How I Met Your Mother
, even on its mediocre nights, still provides more laughs than any other TV sitcom. Tonight's episode was one of those just OK episodes where neither story clicked or resonated, everything a bit unfocused and disjointed. But, How I Met Your Mother
is a comedy and I still laughed. It's hard to complain about that. While tonight's episode was completely self-contained, it encapsulated a big issue that fans have been discussing all season long, namely, how the season should play out with Robin and Ted broken up.
The first season of How I Met Your Mother
was about Ted and Robin coming together, the second spanning the entirety of their relationship, from the honeymoon period to the two of them growing apart. What, then, is the third season going to be? Thus far, it's spun its wheels in the greater scheme, with Ted and Robin testing the waters. Tonight we had two distinctly separate stories, yet the general point was the same: Ted/Robin date somebody, recognize a fatal flaw in the significant other, and end the relationship. Personally, I've always enjoyed the show more when the entire gang was together. This year, the pattern has been this: the A story is going to be about Ted and Barney on the prowl, the B story about Robin's less funny love life, with Marshall and Lily somewhere in between. The problem here is twofold: 1) Barney and Ted can be funny on their own, but suffer from a lack of interaction with the other three and 2) Robin's story is always going to less funny than Ted and Barney's. Hopefully, the writers have recognized this issue and will find away to bring all five of the players back together. Otherwise, while How I Met Your Mother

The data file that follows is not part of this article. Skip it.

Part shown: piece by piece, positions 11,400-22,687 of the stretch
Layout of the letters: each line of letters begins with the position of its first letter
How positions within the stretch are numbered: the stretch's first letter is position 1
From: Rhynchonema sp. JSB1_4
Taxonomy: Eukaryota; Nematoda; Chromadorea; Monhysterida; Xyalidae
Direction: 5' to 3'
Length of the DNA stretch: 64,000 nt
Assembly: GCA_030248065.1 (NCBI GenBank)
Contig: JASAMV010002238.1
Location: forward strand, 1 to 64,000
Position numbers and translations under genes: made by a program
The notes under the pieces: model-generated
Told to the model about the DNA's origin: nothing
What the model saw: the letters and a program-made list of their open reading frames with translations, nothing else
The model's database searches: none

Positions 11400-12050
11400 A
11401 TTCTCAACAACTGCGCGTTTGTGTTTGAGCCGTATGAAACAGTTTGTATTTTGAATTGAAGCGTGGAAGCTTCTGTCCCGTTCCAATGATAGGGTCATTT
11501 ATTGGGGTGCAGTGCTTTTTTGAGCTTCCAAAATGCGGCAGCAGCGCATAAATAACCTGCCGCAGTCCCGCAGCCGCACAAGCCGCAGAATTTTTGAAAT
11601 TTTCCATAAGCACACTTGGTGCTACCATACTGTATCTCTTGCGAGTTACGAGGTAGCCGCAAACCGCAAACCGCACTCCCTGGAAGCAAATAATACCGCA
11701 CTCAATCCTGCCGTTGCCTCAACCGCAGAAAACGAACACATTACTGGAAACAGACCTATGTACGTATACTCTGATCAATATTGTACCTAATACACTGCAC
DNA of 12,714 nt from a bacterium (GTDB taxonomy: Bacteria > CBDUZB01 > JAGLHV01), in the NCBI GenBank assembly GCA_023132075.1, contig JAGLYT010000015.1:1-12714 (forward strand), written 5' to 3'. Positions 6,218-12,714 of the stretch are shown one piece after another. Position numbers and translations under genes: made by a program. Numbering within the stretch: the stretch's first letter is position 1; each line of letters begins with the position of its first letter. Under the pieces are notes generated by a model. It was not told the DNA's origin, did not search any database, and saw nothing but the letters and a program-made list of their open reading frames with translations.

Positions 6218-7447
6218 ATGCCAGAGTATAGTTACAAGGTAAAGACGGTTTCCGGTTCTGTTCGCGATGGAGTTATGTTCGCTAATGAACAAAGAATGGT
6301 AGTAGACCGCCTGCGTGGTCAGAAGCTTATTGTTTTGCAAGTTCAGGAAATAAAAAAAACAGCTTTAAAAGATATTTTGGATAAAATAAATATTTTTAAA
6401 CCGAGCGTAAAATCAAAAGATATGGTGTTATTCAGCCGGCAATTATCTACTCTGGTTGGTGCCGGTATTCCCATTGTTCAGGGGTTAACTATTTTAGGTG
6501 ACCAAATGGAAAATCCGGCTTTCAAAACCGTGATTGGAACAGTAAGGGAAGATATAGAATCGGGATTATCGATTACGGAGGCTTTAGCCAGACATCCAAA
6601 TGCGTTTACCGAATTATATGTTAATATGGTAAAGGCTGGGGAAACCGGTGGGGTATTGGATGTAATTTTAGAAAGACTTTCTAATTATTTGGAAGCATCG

will remain worth watching, it won't soar to the heights of seasons one and two.
Also worth mentioning tonight was Barney's awesome and diabolical scheme to win a bet with Ted. Although it ultimately backfired, only Barney would create such a complicated and convoluted situation to prove himself. Neil Patrick Harris
's Barney, when it's all said and done, will go down in TV comedy lore as one of its greatest supporting characters, joining the likes of Chandler, Dwight and Kramer.
-Oscar Dahl, BuddyTV Senior Writer
(Image Courtesy of CBS)